Sunday, 4 March 2012


Okay, so I know I've said that I could easily live in Paris or London because I adore those cities so much, but Edinburgh is coming really close to beating both of them. When I was in the UK four years ago, I only came to Edinburgh for one day, and I knew instantly that I'd be back. Now I'm here I am kicking myself that I haven't booked a longer stay. This place is amazing. We are staying in a great hostel on Blackfriars Rd, just off the Royal Mile in the Old Town, easily the most picturesque part of the city. This morning we woke up in time to join a Sandemans walking tour and had a great guide called Neale (a Scotsman) take us around the city for 3 hours. We started on the Royal Mile where we saw the City Chambers and the Mercat Cross, the centre of the market where royal proclamations were made and thieves were nailed by their ears so people could come and throw rotten vegetables at them. We saw the beautiful St Giles Cathedral (I went back in the afternoon to go inside and lit a candle for my family. I couldn't take any pics but if I have enough next weekend, I'll buy a guidebook).

We saw the Heart of Midlothian, a heart made of cobblestones in the ground, which marks the site of the old toll booth and prison; as a result, Edinburgh citizens regularly spit on it. We saw a statue of the great philosopher, David Hume, and Lady Stair's Close, where Robert Burns lived and is now home to a Writer's Museum - one more for the itinerary! We walked down to Grassmarket for a tea break and heard about Burke and Hare, enterprising murderers, and Maggie Dickson, who was hanged for concealing a pregnancy. After her body had been cut down and put in a coffin, they drove her to a cemetery, but she woke up on the way there and lived for another forty years. After our break we went to the beautiful Greyfriars Kirkyard. Here we learnt about a loyal little dog named Greyfriars Bobby, who patrolled the streets of Edinburgh with his master, John Gray. When John Gray died, Greyfriars Bobby sat at his gravestone every day for twelve years. James Brown (not the King of Soul, a different guy) fed Bobby and looked after him during this time and is buried close by. There is also a monument, of course, to Greyfriars Bobby. This cemetery also provided J K Rowling with inspiration for the Harry Potter novels. McGonagall is buried here, as is the master of all evil, TOM RIDDLE!! Freaky stuff people, freaky stuff. Our lovely and obliging guide trooped up and down to show us rabid Harry fans the names on the stones. Just beyond the cemetery, you can see George Heriot's School which, combined with Edinburgh Castle, is the inspiration for Hogwarts. This cemetery also holds several additional unusual things - firstly, there are two 'mortsafes', which are low-lying structures that are like cages. They are to deter graverobbers, and were available to lease until your body had decomposed enough to be of no use to graverobbers. You were then moved to your own grave. Secondly, there is the haunted tomb of George Mackenzie. His spirit is said to have caused cuts and bruises on the arms of visitors who get too near. In 2003, an exorcist hired by the council declared the ghost 'too powerful' to exorcise. Right.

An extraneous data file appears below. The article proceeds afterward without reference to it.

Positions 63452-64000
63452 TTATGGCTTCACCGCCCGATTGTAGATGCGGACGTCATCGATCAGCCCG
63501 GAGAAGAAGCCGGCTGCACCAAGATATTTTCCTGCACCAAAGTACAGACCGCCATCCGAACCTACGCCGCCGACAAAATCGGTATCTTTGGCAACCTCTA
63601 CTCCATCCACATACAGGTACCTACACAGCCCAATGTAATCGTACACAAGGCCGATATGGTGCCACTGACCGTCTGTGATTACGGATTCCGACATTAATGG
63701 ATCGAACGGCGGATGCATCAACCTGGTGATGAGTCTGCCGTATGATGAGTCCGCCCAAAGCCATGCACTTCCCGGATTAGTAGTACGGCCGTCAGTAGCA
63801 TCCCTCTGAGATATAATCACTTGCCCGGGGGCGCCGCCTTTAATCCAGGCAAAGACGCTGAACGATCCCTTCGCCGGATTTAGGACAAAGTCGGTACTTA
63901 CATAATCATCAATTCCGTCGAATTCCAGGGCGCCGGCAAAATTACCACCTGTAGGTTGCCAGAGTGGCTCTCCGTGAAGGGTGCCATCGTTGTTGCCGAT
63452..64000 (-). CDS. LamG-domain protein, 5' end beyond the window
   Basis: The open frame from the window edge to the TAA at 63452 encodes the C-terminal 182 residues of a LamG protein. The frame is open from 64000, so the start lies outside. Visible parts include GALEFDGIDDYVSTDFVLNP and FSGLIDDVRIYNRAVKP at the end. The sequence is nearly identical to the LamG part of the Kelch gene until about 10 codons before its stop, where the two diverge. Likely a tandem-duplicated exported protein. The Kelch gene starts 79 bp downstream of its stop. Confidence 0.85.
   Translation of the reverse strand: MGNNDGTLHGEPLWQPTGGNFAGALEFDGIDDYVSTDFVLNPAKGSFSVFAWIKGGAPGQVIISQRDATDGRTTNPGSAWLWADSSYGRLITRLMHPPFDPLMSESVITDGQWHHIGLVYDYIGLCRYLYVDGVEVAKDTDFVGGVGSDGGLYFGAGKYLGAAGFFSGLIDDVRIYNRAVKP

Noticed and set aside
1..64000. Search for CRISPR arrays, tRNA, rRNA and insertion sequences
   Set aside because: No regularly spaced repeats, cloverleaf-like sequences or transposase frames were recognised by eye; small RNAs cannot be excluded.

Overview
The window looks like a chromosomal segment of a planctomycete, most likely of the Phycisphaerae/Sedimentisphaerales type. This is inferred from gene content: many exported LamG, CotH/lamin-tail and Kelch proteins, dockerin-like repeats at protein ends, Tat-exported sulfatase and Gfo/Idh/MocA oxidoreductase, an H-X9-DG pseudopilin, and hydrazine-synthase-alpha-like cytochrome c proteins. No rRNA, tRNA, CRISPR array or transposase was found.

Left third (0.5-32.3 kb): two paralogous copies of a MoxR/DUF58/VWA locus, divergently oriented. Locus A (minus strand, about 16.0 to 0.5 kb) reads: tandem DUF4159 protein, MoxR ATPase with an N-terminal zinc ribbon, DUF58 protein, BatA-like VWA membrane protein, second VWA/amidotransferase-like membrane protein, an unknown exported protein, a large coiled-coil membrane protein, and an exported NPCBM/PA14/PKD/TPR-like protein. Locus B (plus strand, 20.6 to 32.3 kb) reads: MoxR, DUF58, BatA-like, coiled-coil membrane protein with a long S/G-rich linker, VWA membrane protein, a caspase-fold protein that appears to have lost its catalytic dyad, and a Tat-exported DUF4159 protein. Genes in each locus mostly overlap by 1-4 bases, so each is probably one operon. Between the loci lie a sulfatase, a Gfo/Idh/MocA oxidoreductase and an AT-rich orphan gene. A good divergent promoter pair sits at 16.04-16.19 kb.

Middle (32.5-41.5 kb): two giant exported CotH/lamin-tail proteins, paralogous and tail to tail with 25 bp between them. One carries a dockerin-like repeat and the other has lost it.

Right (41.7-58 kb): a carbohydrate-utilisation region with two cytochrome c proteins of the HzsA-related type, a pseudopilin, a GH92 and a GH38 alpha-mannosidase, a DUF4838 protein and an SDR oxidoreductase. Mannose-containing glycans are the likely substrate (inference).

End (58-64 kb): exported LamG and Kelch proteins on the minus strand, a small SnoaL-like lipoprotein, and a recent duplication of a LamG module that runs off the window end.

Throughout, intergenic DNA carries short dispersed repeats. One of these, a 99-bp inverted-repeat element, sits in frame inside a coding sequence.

We then walked past The Elephant House Cafe, which is the birthplace of Harry Potter!! A quietly elated and intensely emotional moment followed. We then walked to the Princes Street Gardens, getting caught in a sudden hailstorm on the way. It felt just like Melbourne, and it had cleared up into brilliant sunshine within the hour. Yep. Melbourne. At the gardens, which were incredible beautiful, hail or no hail, Neale told us about the Stone of Scone, the coronation stone of Scottish monarchs. It has a long and colourful history, involving a lengthy stay at Westminster Abbey until it was stolen back by a group of university students in the 1950's. It's well worth looking this up on wikipedia - it's an incredibly interesting story. After this, the tour ended, but most of us followed our guide to a pub where you could get cheap meals. The people we met and sat with at the pub (international students from Preston - an American, a German, a Colombian and a girl from Finland...a Finlandian??) tried haggis and said it was nice...that it tasted a bit like shepherd's pie....hmmmm...I'm sure I'll get plenty of chances to try it this week, so I'll have a think about it...

After the tour, we headed back to the hostel, bought soup for dinner, I washed my hair and organised my blogs and pics and tonight we are going on a ghost tour! Spooky times. Then up really early to get on our Haggis Tour. Yay!!

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